Mental deep dives are powerful tools and not to be used lightly. In the Choir’s texts, it’s likened to entering a cluttered library. Without the librarian, you’ll never find anything. That’s a beautiful but sterile metaphor. You can deep dive anyone you want, but without the owner’s psyche, you’ll not find anything of value. That’s where the metaphor breaks down because Librarians are willing assistants in the search for knowledge. In the academy, Allie learned that it’s much more like a home invasion with hostages and the Esper is the perpetrator. Once inside, the owner’s mind is forced to pull memories and knowledge while under duress. If they refuse, the Esper is in position to do damage to their psyche that is impossible to fix, such as randomly destroying memories and knowledge and even shattering the person’s core personality, leaving them in a puppet-like state. Mental deep dives are just like empathic deep dives in that it can leave the body vulnerable, but it can also open the Esper up to muddling or even absorbing traumas and character traits.
One of the significant components of a mental deep dive is controlling the mindscape of your target. It helps maintain a reasonable distance. Allie was fond of seeing her target’s mind as a supercomputer with a single operator’s chair. Everything from the walls to the control panel was a mirror. Breakdowns in her control would alter the room, so with reflective walls, she could easily track changes and adjust. Amber’s psyche was shackled to the chair. A mask replete with wires and cables adorned her head and connected her to a panel, which was attached in turn to a large monitor. Allie stood behind holding her gun to her captives head.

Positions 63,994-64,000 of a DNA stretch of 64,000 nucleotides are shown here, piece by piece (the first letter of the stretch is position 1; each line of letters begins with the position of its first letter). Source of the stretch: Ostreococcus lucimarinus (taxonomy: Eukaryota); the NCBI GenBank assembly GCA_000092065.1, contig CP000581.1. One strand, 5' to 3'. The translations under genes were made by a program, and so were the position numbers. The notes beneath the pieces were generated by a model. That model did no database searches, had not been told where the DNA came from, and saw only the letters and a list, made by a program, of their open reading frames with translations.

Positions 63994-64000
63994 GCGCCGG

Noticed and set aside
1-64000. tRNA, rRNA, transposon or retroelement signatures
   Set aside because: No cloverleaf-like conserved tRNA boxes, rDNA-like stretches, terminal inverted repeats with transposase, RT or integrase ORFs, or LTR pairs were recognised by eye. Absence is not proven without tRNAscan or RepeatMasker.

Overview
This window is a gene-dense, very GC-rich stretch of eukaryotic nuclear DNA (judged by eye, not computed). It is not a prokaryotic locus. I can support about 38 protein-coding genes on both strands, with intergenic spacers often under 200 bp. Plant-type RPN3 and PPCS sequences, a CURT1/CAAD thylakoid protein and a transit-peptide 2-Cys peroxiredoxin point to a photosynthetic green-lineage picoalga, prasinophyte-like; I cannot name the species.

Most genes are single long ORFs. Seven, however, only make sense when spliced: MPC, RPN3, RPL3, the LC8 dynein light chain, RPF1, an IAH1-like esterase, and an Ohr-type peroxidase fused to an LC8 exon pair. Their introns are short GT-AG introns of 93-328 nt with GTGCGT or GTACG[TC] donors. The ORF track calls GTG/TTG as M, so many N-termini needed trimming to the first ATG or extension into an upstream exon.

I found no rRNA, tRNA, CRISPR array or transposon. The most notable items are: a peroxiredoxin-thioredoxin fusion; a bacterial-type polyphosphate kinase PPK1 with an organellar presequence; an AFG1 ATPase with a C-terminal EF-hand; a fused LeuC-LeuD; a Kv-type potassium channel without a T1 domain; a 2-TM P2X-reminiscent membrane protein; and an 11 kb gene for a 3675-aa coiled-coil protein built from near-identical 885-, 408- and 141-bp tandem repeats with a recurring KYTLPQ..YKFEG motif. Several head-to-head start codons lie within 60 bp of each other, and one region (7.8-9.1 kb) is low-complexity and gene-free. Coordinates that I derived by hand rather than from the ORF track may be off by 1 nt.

“Show me what you know about Camp Carson,” Allie ordered. Broad orders were best at first. She could narrow things down in time.
A massive screen flickered to life, and a montage of images danced upon it. In a human mind, these memories would have different levels of clarity based on how well they could be recalled, but in a being with eidetic memories, they were all in focus. They were all grey as well, indicating that the memories were only of passing interest in the first place. It was information Amber had because she had it. Unimportant and negligible.
It wasn’t at all what Allie had been expecting. If Amber were lying about her knowledge, then at least some of this information would be in color. Allie scanned the images again in earnest.
“Wait. Where are the memories of the drowned children?” Allie asked.
The images on screen shuddered and flitted about in a dance of agitation. They shook, and random sounds echoed through the room. Amber psyche jerked hard against its restraints and grunted laboriously. Then, everything relaxed again. In the wake of that, no information about the drowned children became visible. Nothing had changed.